Paying the Price For Higher Ed
As we get ready for HSI 2019 here at Starfish, I am reminded of some of the enduring student success issues in higher ed. At HSI 2018, scholar-activist and author Dr. Sara Goldrick-Rab delivered an inspiring keynote presentation on the equity gap in higher ed in the face of a challenging financial aid system. My fellow Starfishers and I are still talking about her presentation at the conference and the issues she highlighted to this day.
During her keynote, Goldrick-Rab told us about the research she began in 2008, when she followed 3,000 Pell grant university students in Wisconsin over 6 years to understand why many students, despite those getting financial aid and support, were not graduating. The answers were surprising, alarming and a call for change.
Goldrick-Rab learned that college is more expensive than ever, wages are not what they used to be, and college is far too expensive for many people today. Financial aid is not meeting students’ tuition and living expenses, causing students to struggle with poverty and to pay for food and housing. According to Goldrick-Rab’s recent national study, 36% of university students are housing insecure. In addition, in her recent New York Times article, It Is Hard to Study When You’re Hungry, Goldrick-Rab stated that “an estimated half of all college students struggle with food insecurity, and food insecurity is strongly linked to lower graduation rates.”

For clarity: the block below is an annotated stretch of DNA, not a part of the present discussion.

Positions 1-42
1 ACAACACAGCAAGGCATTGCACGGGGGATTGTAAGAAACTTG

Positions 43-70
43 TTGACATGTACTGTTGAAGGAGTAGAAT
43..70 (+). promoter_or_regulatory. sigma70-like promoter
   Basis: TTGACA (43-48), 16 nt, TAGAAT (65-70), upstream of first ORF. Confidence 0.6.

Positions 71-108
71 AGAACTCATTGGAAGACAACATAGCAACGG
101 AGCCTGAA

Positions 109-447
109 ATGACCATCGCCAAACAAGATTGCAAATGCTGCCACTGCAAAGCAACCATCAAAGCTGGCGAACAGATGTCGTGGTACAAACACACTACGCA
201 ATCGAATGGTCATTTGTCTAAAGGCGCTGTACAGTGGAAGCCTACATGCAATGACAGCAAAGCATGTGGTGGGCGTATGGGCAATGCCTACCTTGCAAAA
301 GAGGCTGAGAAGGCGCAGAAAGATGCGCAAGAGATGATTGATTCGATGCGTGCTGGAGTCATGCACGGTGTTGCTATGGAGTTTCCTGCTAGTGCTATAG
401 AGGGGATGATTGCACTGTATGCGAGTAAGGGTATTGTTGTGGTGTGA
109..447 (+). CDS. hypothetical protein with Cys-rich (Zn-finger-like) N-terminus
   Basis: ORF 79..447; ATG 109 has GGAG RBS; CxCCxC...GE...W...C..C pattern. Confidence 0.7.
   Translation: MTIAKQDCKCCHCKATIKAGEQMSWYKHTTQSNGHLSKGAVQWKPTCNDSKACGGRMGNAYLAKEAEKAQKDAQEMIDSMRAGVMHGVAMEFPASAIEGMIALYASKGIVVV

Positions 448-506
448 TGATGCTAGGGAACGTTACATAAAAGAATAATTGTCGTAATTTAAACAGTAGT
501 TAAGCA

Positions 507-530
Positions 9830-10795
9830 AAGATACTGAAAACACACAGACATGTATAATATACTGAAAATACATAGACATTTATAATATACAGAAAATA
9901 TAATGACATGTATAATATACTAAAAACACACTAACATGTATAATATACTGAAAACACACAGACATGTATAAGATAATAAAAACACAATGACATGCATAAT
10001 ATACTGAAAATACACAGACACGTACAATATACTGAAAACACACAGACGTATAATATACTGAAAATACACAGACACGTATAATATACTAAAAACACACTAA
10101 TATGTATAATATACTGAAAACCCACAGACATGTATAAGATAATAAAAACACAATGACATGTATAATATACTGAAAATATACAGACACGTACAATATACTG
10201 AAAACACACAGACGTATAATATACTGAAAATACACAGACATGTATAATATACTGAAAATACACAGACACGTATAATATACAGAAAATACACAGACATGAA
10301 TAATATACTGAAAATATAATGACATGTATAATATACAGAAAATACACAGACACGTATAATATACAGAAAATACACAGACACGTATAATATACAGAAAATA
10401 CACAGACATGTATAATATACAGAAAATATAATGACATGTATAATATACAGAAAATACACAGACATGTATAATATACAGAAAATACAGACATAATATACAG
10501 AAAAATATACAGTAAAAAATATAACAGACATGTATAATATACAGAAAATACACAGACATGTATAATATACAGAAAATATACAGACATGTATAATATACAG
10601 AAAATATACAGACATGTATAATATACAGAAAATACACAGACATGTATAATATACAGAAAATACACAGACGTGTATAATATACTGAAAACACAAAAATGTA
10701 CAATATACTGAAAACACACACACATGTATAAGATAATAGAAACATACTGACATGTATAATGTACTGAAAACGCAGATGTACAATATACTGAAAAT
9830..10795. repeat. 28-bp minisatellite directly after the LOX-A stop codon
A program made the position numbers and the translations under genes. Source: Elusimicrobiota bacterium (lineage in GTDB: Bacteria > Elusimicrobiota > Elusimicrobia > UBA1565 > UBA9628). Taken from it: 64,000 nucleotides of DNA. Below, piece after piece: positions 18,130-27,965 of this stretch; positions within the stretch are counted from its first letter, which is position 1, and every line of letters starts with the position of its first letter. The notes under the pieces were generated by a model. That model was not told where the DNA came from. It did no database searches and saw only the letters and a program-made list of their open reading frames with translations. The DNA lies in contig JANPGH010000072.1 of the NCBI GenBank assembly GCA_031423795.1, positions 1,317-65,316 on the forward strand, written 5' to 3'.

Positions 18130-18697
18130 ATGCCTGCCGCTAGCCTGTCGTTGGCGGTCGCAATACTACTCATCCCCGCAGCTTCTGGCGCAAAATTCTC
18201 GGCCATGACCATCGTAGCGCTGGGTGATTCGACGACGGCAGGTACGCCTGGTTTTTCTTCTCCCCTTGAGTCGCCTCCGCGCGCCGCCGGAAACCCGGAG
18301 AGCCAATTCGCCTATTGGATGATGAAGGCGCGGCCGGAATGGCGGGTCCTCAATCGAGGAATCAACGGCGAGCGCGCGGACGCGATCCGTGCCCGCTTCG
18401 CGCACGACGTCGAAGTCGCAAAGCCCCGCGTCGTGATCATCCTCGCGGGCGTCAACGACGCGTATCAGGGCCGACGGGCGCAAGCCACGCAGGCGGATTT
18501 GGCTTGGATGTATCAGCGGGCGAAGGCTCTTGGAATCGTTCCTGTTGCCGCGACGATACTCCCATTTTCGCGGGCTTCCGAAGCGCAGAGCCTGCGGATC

Inspired by her work, a panel of student success experts and I discussed some of the solutions put forth in Goldrick-Rab’s book, “Paying the Price.” We talked about students still not getting the support they need although institutions are able to connect students to solutions and interventions on campus. You can listen to this discussion on our podcast, Student Success HE.
We continue to talk about student success and look for ways to increase retention and graduation in higher ed. Please register for HSI 2019 and join me in Marco Island, Florida to talk about solutions to these challenges.